Parenting in the Age of Relational Aggression and the Mean Girl Culture: Thoughts on Alice Churnock’s Article
This week, Rooted wants to spend some time addressing the “Mean Girl” culture common amongst many middle and high school students. Carolyn Lankford is mom to three children now in their twenties and a regular contributor to the Rooted blog. Her article is in response to Alice Churnock’s article that was published today entitled, The Mean Girl Culture: Relational Aggression Amongst Young People.
If you are the parent of a fifth grade through senior high age child, Alice Churnock’s article over on the youth ministry side of the Rooted blog is a helpful tool in your parental toolbox. Read it so you may be informed the same way you need to be informed on substance abuse and the rising suicide rates of this demographic. The statistical and experiential weight of Alice’s article on relational aggression, or bullying, is heavy indeed. No socio-economic, ethnic, or religious group gets a pass. This is our children’s world.
Alice’s article resurrected a long buried memory for me. I was a major player in the bullying of another girl when I was in fifth grade – the age when, according to Alice’s article, relational aggression typically begins.
In the middle of the school year, my class welcomed a new student who had moved to town with her mother and no mention of a dad. She had the body of a 14-year-old, and (the clincher), very noticeable body odor. This was great news for girls like me who were desperate to have a greater misfit in the fifth grade cosmos. After my fellow cohorts and I had exhausted the many ways we could ignore her, we planned our next amusement: to write her an anonymous note and put it in her desk. The words in the note were my pitiful idea. It said, “Mum’s the word. Keep it under your arms.” Mum was the name of a deodorant.
The enjoyment I anticipated from observing this poor girl find and read our note did not materialize. The moment I saw her face go from hopefulness to bewilderment to shame, I felt remorse and my own shame. I knew her hurt. I knew what it felt like to fight back tears and feel completely alone and unloved in an unwelcoming classroom.
Alice’s research and experience as a counselor is in the age of social media, which did not exist when I was in the fifth grade. When addressing this current epidemic of bullying, it is important to help our kids see that the decision to ostracize and hurt another person is not a phenomenon particular to the internet. While social media can turn a brush fire into a wild fire, the human inclination to sin against our neighbor began in the garden. We cannot blame relational aggression solely on social media, and we must see our precious children as not only potential victims but also potential aggressors.
In my fifth grade experience, I witnessed the effect of my cruelty. This was for me the redeeming piece of the incident. I did not feel good about what I did. I did not receive any satisfaction. In some of Alice’s examples of bullying, the victim was hurt just as much as my target was hurt, but thanks to the anonymity of the internet, the perpetrators did not witness the effect of their aggression. It is easier to bully when you do not see in real time what it does to a fellow human being.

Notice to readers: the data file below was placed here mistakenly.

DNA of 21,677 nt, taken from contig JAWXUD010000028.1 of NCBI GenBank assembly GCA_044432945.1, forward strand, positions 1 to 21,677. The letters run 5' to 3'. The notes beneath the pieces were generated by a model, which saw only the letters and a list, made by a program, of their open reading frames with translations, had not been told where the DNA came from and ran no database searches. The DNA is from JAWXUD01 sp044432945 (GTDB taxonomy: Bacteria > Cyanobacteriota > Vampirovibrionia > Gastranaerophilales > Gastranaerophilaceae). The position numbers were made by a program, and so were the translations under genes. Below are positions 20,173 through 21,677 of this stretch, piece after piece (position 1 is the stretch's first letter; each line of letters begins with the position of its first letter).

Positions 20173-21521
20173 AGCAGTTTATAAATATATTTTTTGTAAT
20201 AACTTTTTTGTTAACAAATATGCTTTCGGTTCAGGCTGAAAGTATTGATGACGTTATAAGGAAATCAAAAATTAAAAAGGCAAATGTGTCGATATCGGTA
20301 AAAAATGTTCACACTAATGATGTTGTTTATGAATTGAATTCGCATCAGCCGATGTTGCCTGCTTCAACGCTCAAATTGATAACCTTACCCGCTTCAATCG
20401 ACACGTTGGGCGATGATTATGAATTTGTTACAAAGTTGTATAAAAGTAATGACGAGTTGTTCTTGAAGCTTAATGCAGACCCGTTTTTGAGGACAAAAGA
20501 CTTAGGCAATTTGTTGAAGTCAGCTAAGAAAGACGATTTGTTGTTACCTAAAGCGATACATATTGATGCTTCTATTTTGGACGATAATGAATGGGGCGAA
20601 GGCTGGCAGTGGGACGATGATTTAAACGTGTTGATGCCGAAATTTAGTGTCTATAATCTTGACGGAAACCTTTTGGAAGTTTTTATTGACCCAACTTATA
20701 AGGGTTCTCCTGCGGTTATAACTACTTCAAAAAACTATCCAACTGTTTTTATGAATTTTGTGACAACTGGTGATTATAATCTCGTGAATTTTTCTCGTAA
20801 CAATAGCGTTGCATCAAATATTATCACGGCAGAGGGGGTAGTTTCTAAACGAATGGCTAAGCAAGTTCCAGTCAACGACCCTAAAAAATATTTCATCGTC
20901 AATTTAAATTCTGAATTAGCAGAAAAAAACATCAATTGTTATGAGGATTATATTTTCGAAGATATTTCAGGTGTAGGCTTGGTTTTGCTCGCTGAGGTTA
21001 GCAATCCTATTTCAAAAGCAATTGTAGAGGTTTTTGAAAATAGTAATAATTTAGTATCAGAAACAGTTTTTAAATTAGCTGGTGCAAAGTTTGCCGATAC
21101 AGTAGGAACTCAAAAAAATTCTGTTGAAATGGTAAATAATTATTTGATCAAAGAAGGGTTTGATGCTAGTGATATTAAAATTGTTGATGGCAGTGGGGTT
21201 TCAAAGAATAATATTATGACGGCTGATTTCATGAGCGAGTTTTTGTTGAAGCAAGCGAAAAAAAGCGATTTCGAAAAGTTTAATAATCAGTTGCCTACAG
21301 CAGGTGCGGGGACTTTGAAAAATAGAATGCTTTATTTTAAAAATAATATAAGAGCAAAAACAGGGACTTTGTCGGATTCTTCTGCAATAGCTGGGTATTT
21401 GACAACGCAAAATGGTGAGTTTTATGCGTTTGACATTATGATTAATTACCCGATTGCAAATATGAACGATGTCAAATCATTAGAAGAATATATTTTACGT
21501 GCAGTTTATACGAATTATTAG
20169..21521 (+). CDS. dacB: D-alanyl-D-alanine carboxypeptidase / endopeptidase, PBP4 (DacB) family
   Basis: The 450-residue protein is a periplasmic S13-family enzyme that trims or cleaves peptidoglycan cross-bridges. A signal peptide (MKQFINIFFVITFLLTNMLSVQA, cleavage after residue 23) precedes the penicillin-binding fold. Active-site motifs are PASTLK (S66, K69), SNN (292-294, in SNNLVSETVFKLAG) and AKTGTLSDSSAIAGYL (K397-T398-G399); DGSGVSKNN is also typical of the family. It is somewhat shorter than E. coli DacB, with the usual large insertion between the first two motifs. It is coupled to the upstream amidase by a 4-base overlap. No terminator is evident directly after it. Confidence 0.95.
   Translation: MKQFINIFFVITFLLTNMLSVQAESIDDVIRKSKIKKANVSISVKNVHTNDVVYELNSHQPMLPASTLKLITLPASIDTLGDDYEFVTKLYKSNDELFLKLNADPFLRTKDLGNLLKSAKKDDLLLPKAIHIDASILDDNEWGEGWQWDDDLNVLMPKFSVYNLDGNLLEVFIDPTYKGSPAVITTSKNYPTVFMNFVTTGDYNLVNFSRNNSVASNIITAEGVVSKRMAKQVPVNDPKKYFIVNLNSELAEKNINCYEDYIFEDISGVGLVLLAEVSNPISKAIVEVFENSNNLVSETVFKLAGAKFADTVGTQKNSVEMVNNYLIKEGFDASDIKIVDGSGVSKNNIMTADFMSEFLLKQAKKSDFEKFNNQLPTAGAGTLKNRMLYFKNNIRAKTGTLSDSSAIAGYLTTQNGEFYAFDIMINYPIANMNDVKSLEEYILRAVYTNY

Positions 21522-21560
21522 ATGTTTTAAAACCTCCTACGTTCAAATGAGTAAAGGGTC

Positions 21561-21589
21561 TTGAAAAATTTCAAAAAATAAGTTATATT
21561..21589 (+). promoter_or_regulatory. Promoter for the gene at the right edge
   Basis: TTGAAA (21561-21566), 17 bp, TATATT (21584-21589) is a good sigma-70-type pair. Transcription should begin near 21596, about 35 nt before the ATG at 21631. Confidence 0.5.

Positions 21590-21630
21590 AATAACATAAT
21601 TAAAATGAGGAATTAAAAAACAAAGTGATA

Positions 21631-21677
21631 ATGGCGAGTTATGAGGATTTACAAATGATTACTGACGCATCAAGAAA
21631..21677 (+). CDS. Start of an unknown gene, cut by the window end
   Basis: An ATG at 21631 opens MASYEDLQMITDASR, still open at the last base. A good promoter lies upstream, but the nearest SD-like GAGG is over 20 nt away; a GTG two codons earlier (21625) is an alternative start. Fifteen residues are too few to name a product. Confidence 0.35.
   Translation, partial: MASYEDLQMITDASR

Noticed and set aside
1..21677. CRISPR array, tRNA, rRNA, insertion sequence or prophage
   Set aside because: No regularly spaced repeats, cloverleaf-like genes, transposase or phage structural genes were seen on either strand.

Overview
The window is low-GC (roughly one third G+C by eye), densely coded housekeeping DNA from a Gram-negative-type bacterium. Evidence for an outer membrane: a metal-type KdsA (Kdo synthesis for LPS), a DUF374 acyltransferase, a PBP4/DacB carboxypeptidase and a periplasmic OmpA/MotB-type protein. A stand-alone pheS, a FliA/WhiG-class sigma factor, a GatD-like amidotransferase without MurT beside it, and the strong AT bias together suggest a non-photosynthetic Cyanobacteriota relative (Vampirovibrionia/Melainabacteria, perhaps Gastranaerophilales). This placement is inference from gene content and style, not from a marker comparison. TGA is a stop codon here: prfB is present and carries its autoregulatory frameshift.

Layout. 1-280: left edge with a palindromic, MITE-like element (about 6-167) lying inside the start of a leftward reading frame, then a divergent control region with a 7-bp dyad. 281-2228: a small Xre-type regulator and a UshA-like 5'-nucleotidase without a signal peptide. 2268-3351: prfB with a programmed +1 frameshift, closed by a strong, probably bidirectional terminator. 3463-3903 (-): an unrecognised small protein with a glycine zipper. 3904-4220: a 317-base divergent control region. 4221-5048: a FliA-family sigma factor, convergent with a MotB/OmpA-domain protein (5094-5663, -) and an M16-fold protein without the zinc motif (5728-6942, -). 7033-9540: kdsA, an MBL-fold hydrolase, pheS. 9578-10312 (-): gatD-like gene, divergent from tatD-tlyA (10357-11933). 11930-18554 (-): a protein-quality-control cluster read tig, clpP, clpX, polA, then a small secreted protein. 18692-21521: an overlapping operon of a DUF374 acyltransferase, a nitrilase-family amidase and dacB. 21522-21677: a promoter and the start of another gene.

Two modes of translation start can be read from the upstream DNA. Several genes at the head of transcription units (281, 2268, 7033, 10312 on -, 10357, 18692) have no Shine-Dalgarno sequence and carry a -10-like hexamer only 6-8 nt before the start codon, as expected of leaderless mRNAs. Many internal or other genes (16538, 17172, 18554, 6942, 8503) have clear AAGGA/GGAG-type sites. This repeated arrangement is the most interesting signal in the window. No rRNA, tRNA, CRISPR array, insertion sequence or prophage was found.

My own children certainly had brushes with relational aggression. Our daughter did not get invited to a sleep over and endured an evening of prank calling from the group of girls having a big time together at the party. Our son was recruited by some “popular” guys to tease his Social Studies teacher about her rumored romantic life with a fellow teacher. Our son thought she was in on the joke. The joke was on our son. He had to deal with the consequences of that invasion of privacy and disrespect for his teacher when really he had just wanted to be included.
These two events in my children’s lives were tough for them and for me. My daughter was inconsolable that night. She had friends at that party and she could not believe they would participate in a prank led by a troubled girl who kids feared more than they liked. My only response in the beginning was being there for my daughter. As time healed her hurt a bit, I encouraged her to talk with her friends about her experience. The friends were apologetic and remorseful. Their friendships survived and my girl gained a perspective that has served her well.
My son’s experience was more nuanced. He had to endure the (appropriate) wrath of his teacher, as well as the embarrassment of everybody knowing he had being duped by the cool kids. I commanded him to write a letter to his teacher sincerely apologizing and making it clear that he had learned a tremendous lesson. What began under great protest became therapeutic as he put in his own words how badly he felt. The teacher appreciated the letter and she forgave him. Unfortunately, for his bruised ego, time was his primary friend.
Jesus’ work on the cross responds sufficiently to the aggressor and the victim. Our children need to know and believe this. The crucifixion was the ultimate act of bullying. It was shameful, mocking, public, and completely dehumanizing. Jesus suffered it all. He died for the sinners hanging on the crosses next to him, and he died for the aggressors who delighted in his torture. “Jesus said, ‘Father forgive them; for they do not know what they are doing.’” (Luke 23: 34)
May our children know that they are loved so powerfully and comprehensively that the insecurities and mayhem of adolescent life are but a fleeting shadow in light of the Good News. May our children also know what they are doing when their insecurities and desires to fit in tempt them to commit, or go along with, an act of relational aggression. Alice Churnock is a blessing to her young clients. She concludes, “Because of what Christ has done for us, gracious words are the final words.” Let us spread that message like a wildfire!